3 Replies Latest reply on Feb 17, 2017 1:03 AM by wobertc

    Resizing 4:3 images to 16:9

    Yoseop.Yu Level 1

      Hi guys

      I'm trying to resize some of my still images so that I can add them in a 1920*1080 video.

      My original still images are 4592*3448 4:3 ratio.

      I set the resize setting on export menu to 1920*1080 and the outcomes I get are 1438*1080.

      Why 1438?? Is it because I'm trying to resize 4:3 ratio image to 16:9??

       

      I also tried resizing it to 1440*1080 which is same 4:3 ratio but still, I get 1438*1080.

       

      Can someone please explain to me where 1438 came from?

       

      Many thanks in advance.

        • 1. Re: Resizing 4:3 images to 16:9
          Bob Somrak Level 5

          You have to first CROP in Develop to 16:9 aspect and then you can Export it as a 16:9

          • 2. Re: Resizing 4:3 images to 16:9
            JimHess Adobe Community Professional & MVP

            Trying to specify a specific dimension in the export dialog won't work if the image isn't cropped properly. You need to crop your images using the 16:9 aspect ratio setting. Then export your images specifying the long side being 1920 pixels. The resulting exported copies should work perfectly.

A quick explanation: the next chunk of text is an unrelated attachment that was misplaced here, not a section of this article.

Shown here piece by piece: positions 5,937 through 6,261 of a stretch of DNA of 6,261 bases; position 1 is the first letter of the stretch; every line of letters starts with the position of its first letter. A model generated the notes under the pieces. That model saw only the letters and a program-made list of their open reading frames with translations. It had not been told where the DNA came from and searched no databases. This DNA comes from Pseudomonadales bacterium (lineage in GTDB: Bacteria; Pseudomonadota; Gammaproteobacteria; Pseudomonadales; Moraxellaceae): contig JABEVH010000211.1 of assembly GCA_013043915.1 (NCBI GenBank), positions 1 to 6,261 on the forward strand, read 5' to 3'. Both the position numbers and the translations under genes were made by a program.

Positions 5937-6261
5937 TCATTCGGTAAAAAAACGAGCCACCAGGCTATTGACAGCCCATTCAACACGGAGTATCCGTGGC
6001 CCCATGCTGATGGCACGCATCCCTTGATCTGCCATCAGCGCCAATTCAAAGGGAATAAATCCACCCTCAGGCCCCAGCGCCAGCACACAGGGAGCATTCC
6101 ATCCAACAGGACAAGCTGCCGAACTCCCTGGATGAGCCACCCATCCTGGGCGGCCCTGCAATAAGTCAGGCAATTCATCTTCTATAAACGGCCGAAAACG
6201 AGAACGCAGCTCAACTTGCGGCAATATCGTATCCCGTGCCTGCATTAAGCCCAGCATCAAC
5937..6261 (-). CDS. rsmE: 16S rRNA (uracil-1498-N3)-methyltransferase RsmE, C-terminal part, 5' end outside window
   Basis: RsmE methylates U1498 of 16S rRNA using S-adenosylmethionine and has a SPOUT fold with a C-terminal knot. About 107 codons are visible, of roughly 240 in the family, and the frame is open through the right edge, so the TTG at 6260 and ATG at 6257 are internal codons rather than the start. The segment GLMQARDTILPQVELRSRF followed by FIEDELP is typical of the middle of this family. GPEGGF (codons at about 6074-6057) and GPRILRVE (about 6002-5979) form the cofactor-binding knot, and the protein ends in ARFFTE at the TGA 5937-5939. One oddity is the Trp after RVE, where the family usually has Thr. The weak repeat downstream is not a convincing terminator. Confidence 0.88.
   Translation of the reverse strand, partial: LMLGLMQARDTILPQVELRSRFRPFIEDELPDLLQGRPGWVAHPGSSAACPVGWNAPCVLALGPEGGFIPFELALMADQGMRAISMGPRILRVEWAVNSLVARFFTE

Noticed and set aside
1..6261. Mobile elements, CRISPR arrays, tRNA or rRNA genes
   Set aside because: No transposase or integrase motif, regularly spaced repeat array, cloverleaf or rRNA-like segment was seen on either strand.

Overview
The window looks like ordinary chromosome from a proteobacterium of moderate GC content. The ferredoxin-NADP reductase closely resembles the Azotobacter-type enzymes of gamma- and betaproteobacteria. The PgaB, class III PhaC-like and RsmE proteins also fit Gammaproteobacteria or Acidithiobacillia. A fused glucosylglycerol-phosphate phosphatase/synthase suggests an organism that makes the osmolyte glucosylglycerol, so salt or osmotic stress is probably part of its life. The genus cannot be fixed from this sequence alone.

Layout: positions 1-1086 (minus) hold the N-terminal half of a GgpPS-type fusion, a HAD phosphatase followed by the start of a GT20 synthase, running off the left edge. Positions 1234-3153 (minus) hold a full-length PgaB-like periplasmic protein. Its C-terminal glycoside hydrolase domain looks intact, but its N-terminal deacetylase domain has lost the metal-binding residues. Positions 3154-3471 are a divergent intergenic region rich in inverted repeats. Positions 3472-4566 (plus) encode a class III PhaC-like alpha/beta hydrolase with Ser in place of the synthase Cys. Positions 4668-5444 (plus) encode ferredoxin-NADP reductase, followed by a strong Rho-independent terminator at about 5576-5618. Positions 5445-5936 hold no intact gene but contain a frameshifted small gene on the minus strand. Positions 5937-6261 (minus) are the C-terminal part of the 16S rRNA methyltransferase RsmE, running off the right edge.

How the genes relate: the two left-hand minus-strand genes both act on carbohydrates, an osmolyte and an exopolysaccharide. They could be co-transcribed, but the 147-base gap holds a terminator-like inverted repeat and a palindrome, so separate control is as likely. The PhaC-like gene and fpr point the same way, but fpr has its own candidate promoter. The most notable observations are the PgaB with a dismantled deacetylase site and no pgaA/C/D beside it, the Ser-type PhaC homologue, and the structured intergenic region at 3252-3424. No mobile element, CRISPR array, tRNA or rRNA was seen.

• 3. Re: Resizing 4:3 images to 16:9
              wobertc Adobe Community Professional

              As general advice (for Lightroom)-

              The 'Re-size' dimension options in the export dialog should be considered as dimension "upper limits".

              Lightroom will always FIT the image within the dimensions entered in the Re-size panel- regardless of its original pixel dimensions.

               

              For the OP- the 4:3 image will have to FIT within the dimensions 1920x1080, but it will still be a 4:3 image- just re-sized down to 1440x1080.

               

              As in the posts above- For a 16:9 image, it must first be cropped to the 16:9 ratio in the Develop module crop tool. Then it can be re-sized down and will FIT (and FILL ! ) the 1920x1080 pixel dimensions.

               

              "1438" is just a slight 'glitch' in the re-size.